An international team of researchers from the ARC Centre of Excellence for Transformative Meta-Optical Systems (TMOS), the Australian national University (ANU), Nottingham Trent University, and the University of New South Wales (UNSW) have developed a new technology that will revolutionize night-vision.
“We have made the invisible visible,” lead researcher Dr. Rocio Camacho Morales said. “Our technology is able to transform infrared light, normally invisible to the human eye, and turn this into images people can clearly see – even at distance.”
The new, prototype, thin film technology uses a novel nanocrystal – 500 times smaller than a human hair – that is capable of changing the intensity, shape and color of light.
“We’ve made a very thin film, consisting of nanometre-scale crystals, hundreds of times thinner than a human hair, that can be directly applied to glasses and acts as a filter, allowing you to see in the darkness of the night,” explained Rocio Camacho Morales.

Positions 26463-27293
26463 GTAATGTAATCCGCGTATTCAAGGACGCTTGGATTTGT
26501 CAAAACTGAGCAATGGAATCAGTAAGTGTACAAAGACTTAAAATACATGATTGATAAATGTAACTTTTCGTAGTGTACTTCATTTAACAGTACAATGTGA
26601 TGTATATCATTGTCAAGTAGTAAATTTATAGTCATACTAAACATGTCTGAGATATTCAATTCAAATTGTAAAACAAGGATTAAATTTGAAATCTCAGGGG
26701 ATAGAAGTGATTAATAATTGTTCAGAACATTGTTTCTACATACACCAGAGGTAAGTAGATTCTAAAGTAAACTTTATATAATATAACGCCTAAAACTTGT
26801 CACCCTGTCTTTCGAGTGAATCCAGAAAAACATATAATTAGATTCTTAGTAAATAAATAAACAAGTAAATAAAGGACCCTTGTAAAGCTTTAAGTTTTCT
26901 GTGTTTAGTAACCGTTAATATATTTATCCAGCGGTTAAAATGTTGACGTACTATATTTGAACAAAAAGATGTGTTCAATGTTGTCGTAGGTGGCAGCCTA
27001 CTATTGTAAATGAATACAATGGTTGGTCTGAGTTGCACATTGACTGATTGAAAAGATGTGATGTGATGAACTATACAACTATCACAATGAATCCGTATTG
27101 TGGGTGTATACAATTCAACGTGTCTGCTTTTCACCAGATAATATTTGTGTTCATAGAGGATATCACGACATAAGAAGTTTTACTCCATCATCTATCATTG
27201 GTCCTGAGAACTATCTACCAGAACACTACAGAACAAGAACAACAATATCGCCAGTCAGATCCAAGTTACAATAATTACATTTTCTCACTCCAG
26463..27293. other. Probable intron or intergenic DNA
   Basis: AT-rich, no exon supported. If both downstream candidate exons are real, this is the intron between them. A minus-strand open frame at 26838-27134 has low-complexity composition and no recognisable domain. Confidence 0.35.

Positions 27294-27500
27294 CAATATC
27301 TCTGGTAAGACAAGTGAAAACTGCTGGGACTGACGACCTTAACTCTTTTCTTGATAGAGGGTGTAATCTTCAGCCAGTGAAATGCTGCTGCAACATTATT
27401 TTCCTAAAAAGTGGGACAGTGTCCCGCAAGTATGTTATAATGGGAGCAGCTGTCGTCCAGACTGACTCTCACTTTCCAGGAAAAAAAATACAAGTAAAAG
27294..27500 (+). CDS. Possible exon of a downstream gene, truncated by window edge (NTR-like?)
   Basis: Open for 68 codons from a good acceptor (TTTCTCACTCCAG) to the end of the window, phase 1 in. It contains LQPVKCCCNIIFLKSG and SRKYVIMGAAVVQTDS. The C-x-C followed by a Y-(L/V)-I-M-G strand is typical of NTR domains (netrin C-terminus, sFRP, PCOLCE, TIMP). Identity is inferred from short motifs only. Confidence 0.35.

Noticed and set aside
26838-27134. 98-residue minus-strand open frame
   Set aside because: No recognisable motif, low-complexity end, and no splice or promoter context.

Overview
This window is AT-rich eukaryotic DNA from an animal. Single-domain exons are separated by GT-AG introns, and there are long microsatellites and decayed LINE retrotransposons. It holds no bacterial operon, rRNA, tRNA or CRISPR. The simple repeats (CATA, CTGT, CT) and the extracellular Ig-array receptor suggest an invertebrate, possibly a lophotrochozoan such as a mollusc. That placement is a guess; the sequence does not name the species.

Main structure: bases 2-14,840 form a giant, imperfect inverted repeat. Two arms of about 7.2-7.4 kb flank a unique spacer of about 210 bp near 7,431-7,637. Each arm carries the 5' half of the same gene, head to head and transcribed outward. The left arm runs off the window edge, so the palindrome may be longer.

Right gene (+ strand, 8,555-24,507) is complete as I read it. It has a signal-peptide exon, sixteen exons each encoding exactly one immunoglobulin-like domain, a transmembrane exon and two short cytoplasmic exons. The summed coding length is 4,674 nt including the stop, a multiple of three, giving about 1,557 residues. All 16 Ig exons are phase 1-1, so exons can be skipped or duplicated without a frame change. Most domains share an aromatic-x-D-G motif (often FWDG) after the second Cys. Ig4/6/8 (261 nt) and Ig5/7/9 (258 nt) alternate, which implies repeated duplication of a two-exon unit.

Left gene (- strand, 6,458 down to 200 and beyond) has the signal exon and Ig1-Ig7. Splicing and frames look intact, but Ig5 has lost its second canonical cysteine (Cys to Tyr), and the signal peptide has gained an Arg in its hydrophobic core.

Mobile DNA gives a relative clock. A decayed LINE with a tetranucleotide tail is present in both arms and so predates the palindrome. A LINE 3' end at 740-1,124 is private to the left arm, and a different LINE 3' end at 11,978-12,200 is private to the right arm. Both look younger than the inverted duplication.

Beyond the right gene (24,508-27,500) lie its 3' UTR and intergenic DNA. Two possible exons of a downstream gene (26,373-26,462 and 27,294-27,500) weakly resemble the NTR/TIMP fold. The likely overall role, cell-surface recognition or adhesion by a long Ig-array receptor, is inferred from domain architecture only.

The technology is extremely lightweight, cheap and easy to mass produce. It is expected to eventually replace the use of the bulky night-vision devices currently in use.
“The nanocrystals are so small they could be fitted as an ultra-thin film to normal eye glasses to enable night vision,” said Professor Dragomir Neshev from the Nonlinear Physics Centre at ANU. “This tiny device could have other exciting uses including in anti-counterfeit devices in bank notes, imaging cells for medical applications and holograms.”
The work was recently published in Nano Letters .